The Democrats will indeed be searching for the way forward and I suspect it will take some time for them to find the right solution. They are about to start what Labour has been going through since 2010 and ours look nowhere near finding the solution for a variety of reasons. Republicans may fall into trap of thinking they win or it is now ok

Gray Riders wrote:Aaaaand we've got protests and, according to a few news sources (unsure how reliable they are), window smashing.
https://ca.news.yahoo.com/donald-trump- ... 00639.html

In Oakland, California, a crowd of 6,000 protesters smashed the windows of storefronts

Yeah, way to show the moral high ground.

Is there a "don't act like six year olds" political party anywhere? Can I vote for that one?


It tends not to be the leadership of parties that do this sort of rubbish (bar Farage) but activists do. I saw it when Ed Miliband lost the general election for Labour (not helped by left talking itself into thinking it would win) with one activist saying live on TV the country didn't deserve Ed (he also swore which allowed the presenter to give him a slapdown he deserved) and howls of rage that the country voted Tory. Brexit was even worse, I have seen people saying well it shouldn't count, the margin of victory was too small amongst some of the nicer things.

People won't remember specific moments but they will remember the impression it gives them. The sneering, that the activists and the party considers them scum of the earth, too thick to be allowed to have an opinion. Why the hell would you vote for something that hates you so much?

WeiWenDi wrote:
But at least it's crystal-clear what the Democratic party ought to have been doing in the first place, and what they need to start doing right now, if they ever want to win another election. We have to go the Corbyn route (or the Sanders route, if you prefer). We've got to start listening to the folks left behind, the folks who don't want any more crappy free-trade deals forced down their throats, who want their union jobs back, who want us out of places in the world where we don't have any legitimate reason to be. Maybe they'll listen, once they've dried their tears and calmed down a bit.


I get what your saying and agree with pretty much all of it but if Democrats want to get back in power anytime soon, they need to avoid the trap the left here can sometime fall into and they seem to be doing with Corbyn. The left can have a bit of a habit of going "oh yes, we know what the working people want", congratulating themselves on how in touch they are through their rallies and social media presence and fail to notice the working class don't actually support what they are saying. I'm not saying Sanders can't work, as I understand it he had working class support but struggled with BME's?, but he would have to go down a different route to Corbyn who is failing to build working class support for various reasons.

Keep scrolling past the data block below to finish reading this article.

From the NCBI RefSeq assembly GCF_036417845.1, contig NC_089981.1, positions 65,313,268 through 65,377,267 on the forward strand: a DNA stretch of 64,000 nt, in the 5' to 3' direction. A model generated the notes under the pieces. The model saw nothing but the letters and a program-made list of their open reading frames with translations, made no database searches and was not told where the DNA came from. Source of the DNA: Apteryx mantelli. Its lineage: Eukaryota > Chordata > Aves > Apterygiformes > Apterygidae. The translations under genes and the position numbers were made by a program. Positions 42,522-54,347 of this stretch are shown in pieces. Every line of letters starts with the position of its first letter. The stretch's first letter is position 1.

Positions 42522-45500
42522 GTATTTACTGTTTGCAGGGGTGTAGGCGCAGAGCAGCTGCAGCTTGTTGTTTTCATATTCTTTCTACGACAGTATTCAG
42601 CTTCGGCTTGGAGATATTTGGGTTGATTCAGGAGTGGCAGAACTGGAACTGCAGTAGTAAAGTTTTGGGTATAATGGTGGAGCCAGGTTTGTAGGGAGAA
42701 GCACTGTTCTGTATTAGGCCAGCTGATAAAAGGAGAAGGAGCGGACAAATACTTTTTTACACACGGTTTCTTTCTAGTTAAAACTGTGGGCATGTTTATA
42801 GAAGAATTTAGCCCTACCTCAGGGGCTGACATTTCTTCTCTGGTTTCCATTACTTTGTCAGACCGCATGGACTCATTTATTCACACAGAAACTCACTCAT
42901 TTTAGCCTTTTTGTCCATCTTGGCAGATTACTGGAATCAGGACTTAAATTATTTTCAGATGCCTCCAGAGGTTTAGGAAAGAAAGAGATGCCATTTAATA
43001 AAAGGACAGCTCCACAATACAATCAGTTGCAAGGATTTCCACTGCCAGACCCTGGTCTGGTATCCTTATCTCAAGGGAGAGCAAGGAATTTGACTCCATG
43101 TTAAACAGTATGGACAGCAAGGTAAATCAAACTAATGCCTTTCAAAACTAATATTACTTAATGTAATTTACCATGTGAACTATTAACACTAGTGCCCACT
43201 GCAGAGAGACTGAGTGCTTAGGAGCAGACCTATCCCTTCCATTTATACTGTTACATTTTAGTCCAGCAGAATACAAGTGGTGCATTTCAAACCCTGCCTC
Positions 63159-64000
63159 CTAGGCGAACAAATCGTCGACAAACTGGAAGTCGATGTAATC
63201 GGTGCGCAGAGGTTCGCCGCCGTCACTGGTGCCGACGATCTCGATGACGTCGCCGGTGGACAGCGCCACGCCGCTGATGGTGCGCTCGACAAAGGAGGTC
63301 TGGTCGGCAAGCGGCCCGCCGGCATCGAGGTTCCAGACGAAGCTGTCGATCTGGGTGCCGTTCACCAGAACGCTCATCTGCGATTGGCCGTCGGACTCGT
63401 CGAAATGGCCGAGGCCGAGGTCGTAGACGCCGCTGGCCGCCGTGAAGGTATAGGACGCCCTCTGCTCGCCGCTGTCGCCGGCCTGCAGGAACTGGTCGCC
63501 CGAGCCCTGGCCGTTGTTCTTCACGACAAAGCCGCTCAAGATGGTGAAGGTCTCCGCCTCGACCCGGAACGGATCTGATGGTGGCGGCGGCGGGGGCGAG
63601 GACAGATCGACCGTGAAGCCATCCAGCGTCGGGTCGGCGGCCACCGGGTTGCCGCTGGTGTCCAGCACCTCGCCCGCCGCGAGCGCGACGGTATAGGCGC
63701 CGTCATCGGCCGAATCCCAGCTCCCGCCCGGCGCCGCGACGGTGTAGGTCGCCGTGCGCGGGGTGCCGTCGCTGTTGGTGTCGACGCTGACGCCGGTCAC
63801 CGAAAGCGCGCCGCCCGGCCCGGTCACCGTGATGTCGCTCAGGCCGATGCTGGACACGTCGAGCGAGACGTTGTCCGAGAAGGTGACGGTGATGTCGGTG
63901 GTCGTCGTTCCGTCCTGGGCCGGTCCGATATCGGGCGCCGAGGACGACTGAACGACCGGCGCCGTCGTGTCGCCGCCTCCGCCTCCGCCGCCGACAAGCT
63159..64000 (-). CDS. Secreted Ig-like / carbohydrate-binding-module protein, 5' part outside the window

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Re: 2016 US Presidential Election Speculation

Unread postby Gray Riders » Sat Nov 12, 2016 4:23 pm

Dong Zhou wrote: the voters themselves are part of the problem and some of their complaints can be ridiculous (UK governments average completing 4/5ths of their manifesto ergo they always break their promises).

I wonder if this might be partly because of the Government's tendency not to forgive mistakes on the part of the public, even in cases where the law is frankly idiotic, so the public is unforgiving of the government in turn. Just guessing, though.

The sneering, that the activists and the party considers them scum of the earth, too thick to be allowed to have an opinion. Why the hell would you vote for something that hates you so much?

I've seen this asked before. The only answer (aside from silence) I've seen is easily summed up as "we're the good guys so you're supposed to be on our side no matter what and it's not our job to be nice to you."

With a platform like that, how can they fail? :roll:
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Re: 2016 US Presidential Election Speculation

Unread postby Dong Zhou » Mon Nov 14, 2016 10:59 am

Gray Riders wrote:I wonder if this might be partly because of the Government's tendency not to forgive mistakes on the part of the public, even in cases where the law is frankly idiotic, so the public is unforgiving of the government in turn. Just guessing, though.



The government has to mollycoddle the mistakes of the public constantly. Like "if you paid no attention to the letters we sent, the appeals in every media outlet, the news and everything else about the changes to your pension" then there is pressure for the government to pay up for these poor victims. Or the ever popular "voted for you but we dislike that your doing what you promised"